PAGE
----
In a sentence, if there are two parts, and the first part begins with an "if"- it is called an if-clause or a conditional sentence. If-clauses are also known as conditional sentences.
Conditional sentences have a condition in them - "if" something is done/happens - only then the second part of the sentences is complete.
1. If you study well, you will get the first rank.
2. If Ravi tells me the truth, I will let him go.
3. If Helen comes early, we will start the class.
4. If it rained, you would get wet.
5. If people complained, things would get better.
Check the usage of modal verbs - "will and would":
- The modal verb "will/will not" is used in the case of the simple present tense, and if the condition is very likely to happen.
- The modal verb "would/would not" is used in case of simple past tense, and if the condition is only probable or unlikely to happen.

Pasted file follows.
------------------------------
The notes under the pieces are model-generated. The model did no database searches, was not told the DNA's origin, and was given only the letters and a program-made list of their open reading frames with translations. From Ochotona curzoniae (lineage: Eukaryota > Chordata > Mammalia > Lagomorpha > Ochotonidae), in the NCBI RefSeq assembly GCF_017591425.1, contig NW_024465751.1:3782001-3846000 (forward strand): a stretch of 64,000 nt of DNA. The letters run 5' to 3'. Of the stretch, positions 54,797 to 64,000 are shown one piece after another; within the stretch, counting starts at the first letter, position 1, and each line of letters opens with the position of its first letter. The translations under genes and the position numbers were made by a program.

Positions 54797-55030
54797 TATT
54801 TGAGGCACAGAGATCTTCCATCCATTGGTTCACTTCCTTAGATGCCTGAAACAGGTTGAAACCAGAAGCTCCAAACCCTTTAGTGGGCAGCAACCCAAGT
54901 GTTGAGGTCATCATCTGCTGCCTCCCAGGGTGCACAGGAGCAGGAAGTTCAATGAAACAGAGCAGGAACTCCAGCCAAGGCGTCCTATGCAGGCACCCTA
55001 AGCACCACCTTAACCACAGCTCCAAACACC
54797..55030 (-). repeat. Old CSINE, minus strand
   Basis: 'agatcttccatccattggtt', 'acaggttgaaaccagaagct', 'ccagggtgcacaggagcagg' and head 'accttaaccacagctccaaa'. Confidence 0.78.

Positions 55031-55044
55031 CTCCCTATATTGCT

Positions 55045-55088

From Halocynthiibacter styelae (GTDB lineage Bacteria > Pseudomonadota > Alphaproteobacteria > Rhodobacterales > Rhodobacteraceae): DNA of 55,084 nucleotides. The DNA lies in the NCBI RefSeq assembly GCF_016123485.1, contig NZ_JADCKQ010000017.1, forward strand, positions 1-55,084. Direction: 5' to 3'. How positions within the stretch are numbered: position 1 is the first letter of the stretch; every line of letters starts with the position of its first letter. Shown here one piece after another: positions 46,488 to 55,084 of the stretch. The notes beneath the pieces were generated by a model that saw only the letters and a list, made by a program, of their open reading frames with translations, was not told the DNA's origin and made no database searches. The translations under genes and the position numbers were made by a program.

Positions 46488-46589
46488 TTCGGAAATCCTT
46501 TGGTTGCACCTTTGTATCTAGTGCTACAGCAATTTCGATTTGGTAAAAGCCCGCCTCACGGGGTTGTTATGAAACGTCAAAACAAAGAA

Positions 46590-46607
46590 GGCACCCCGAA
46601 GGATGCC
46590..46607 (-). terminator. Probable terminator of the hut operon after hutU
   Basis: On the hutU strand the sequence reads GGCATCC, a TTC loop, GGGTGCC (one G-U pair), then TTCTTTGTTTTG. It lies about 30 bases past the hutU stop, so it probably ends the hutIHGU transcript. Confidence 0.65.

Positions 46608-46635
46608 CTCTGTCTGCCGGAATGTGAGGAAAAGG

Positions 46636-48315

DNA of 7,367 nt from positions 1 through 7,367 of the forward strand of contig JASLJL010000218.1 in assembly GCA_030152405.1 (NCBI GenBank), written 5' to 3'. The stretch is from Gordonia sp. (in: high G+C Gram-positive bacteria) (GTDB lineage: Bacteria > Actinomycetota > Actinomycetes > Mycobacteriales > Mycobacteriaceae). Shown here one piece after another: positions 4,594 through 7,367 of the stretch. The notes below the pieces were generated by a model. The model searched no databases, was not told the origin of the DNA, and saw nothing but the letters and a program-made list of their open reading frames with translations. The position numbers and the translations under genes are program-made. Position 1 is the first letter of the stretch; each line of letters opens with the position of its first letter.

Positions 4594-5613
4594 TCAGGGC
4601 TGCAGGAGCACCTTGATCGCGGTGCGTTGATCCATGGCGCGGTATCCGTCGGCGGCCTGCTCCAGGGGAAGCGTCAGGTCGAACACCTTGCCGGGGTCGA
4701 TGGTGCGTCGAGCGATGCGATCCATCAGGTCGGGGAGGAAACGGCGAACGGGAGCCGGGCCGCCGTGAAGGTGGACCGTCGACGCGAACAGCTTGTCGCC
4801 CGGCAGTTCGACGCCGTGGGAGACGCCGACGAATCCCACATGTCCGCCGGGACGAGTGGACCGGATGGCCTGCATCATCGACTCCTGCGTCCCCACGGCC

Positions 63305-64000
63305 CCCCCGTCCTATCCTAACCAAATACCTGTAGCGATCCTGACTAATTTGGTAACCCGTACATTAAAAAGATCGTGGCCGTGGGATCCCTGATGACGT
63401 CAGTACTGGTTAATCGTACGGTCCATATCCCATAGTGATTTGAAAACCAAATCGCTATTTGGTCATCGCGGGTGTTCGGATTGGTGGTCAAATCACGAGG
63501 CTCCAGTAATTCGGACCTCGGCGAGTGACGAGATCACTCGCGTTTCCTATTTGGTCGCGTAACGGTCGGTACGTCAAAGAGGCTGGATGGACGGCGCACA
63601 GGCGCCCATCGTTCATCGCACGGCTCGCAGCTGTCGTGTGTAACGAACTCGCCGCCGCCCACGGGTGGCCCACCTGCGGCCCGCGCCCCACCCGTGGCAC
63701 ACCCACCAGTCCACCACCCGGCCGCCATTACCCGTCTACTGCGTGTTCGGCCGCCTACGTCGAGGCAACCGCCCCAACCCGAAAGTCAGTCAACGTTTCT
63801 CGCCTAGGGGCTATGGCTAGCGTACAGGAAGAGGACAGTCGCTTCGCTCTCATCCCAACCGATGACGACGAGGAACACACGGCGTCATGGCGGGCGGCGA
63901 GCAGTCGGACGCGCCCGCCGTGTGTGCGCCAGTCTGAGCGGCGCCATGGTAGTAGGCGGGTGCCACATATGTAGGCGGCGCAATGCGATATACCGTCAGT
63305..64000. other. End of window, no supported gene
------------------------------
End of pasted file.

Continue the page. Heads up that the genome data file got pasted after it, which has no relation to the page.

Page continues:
Sometimes, two sentences can be combined with an "if-clause" as follows:
1. Study well. You will get first rank!
If you study well, you will get the first rank!
2. Don't be lazy. You will regret it later.
If you are lazy, you will regret it later.
3. Don't tease animals. They will get frightened.
If you tease animals, they will get frightened.
It is also important to note the usage of the following:
- "if you want to" - for positive sentences.
- "if you don’t want to" - for negative sentences.
- "if you want him/her to" for third person sentences.
1. You can use my laptop if you want to.
2. Don't eat outside food, if you don't want to.
3. He'll complete your work if you want him to.
- Use negative (don't want to) if you see negative in the sentence (Don't)
- Use the third person (if you want him/her) if you see a third person(He/She) in the sentence.
If-clauses used in the lesson:
- Amma says Paati will leave for our Paddu Mama’s house if she knows we have a cat.
- She wouldn’t be so upset if she knew about the poor beggar.
- And Amma, if they did fit, would you really not have minded?